It is absolute joy to thousands of kenya who had already been listed with CRB, due to failure of paying loans from various authorities this is after kenya Revenue Authority (KRA) on today march 14th 2021, announced that it has suspended all listing from credit Reference Bureau (CRB) as they have outlined all suspended activities in line with the president directives a few days ago.
"taxes play a fundamental role in kenyan's sovereignty. We significantly fund our national budget through taxes".said the authority and things had turned out to be difficult due to corona virus pandemic where many people could not afford to repay their loans making some of the lenders to exit the market as they say that some people, borrow money with no intention of repaying back as We stopped lending in March through, April and May (2020) but we had to make decisions so we wrote off all bad loans.
The following measures has been proposed: Reduction of personal income Tax top rate(PAYE) from 30% to 25% and 100% tax relief for persons earning up to ksh 2400 this due to following the adverse financial effects caused by the covid pandemic, many Kenyans have experienced a short fall in their incomes.
After the government put more efforts in containing the spread of the disease, some businesses have slowly began to pick up even after returning in the market after the pandemic some lenders are afraid to give loans to people who are not capable of repaying or those with bad credit score.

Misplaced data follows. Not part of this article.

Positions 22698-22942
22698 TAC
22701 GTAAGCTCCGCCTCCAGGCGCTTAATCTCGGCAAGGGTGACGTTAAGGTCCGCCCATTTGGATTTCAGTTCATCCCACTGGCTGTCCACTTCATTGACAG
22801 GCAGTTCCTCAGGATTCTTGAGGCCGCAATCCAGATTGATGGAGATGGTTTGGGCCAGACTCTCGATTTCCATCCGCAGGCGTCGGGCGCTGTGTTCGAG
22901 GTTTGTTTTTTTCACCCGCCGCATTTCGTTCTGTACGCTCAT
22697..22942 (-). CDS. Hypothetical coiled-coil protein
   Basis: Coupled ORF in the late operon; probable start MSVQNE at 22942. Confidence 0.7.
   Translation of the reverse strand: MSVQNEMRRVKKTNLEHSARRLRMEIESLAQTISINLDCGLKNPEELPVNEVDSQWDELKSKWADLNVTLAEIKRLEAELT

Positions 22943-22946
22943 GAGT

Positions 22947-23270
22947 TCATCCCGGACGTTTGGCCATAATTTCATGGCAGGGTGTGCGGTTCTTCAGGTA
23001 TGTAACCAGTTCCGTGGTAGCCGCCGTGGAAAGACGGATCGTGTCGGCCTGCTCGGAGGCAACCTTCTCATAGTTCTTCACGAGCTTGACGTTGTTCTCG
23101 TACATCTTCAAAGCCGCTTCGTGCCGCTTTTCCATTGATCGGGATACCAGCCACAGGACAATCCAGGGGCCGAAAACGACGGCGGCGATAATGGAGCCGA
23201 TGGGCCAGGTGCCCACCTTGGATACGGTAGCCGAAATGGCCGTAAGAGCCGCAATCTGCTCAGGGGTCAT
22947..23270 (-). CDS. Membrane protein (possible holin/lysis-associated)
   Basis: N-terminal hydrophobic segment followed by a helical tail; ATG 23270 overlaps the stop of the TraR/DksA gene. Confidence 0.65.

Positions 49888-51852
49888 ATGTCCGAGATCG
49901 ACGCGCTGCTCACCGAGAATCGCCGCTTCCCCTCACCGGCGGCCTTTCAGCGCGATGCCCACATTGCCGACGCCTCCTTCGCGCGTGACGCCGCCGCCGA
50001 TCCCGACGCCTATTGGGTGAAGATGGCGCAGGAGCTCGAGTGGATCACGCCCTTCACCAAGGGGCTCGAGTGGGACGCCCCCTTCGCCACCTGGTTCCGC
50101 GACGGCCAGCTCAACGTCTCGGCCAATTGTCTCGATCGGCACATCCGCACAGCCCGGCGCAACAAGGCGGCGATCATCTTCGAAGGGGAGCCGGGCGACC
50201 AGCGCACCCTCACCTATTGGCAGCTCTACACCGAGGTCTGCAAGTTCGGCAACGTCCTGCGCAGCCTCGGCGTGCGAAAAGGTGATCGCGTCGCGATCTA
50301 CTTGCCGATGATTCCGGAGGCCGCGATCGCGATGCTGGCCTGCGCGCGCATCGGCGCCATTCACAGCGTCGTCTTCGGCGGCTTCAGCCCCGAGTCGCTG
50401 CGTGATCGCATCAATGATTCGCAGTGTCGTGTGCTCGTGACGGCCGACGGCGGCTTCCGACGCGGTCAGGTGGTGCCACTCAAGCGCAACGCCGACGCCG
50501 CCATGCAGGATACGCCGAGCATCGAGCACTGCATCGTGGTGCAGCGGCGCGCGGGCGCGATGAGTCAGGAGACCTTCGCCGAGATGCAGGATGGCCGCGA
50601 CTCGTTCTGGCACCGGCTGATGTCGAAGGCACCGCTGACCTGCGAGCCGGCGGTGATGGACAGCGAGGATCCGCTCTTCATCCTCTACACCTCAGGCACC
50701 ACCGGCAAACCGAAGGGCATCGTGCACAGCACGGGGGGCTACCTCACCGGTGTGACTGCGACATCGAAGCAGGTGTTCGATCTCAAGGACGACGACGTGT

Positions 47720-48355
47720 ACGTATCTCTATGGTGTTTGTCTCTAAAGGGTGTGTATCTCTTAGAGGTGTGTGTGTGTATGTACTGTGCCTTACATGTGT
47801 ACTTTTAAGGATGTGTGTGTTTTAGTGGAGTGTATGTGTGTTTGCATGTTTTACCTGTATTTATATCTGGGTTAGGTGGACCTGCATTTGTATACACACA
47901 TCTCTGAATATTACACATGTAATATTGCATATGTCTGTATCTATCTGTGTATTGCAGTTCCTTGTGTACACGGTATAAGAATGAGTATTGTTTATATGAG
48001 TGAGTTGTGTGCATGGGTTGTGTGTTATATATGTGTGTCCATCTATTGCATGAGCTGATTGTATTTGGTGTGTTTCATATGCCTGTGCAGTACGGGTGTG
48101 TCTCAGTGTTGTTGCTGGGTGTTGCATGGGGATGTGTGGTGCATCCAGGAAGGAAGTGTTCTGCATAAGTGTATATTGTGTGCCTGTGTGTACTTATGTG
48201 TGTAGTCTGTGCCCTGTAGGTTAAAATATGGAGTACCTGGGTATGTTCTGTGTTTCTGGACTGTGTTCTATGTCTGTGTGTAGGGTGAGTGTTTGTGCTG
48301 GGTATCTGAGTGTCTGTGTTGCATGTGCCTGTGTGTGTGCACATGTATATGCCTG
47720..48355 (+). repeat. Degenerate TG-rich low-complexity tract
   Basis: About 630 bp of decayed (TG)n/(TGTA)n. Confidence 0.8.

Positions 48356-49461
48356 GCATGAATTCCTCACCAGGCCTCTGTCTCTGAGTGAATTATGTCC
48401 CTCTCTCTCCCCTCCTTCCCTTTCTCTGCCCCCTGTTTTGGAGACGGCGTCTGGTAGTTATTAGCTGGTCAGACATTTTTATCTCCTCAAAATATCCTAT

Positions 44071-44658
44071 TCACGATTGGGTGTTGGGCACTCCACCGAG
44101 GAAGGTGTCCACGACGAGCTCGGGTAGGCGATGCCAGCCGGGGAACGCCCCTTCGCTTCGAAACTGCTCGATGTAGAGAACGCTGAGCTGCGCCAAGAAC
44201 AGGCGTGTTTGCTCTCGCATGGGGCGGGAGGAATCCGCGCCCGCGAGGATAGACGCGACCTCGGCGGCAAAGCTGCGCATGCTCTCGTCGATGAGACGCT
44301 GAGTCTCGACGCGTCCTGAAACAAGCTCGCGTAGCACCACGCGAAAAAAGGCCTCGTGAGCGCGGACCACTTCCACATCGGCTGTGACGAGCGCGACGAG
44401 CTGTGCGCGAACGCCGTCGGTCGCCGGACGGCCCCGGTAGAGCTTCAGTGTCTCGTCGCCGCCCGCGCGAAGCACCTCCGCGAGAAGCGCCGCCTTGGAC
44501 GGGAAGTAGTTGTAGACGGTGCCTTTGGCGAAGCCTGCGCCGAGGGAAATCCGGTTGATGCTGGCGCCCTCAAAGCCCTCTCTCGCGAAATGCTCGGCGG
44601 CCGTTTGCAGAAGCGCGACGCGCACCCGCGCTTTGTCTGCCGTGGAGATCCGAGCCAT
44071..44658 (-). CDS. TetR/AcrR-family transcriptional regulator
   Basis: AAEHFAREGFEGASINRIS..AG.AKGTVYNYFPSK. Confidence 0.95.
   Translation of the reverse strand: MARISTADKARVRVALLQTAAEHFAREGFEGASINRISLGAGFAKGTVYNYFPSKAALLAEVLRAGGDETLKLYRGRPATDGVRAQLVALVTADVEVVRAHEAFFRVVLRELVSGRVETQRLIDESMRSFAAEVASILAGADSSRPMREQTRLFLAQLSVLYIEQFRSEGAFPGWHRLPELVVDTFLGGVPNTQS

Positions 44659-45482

Here's how to determine your CRB status easily: Logging to Metropol website and CRB services can be found in the Metropol website. Registration is required at a fee of Kshs 50 through the various numbers displayed on the website. Once the registration is complete, an SMS is sent to you with your unique PIN, reference number and a link which leads you to determining your status.
Alternatively, one can dial *433# on the phone and follow through using your safaricom customer line about 1.72 million workers were rendered jobless, resulting from the novel codid19 virus spread.
Consequently eating into many businesses cash flows pushing millions of Kenyans into opting into quick and cheap loans consequently, a number of them fell into the debt trap leading to high incidences of debts default borrowers defaulted on 73.5billion bank loans in 10 months to December alone highlighting the magnitude of covid19 induced economic hardship that triggered massive layoffs and pay cuts for workers.
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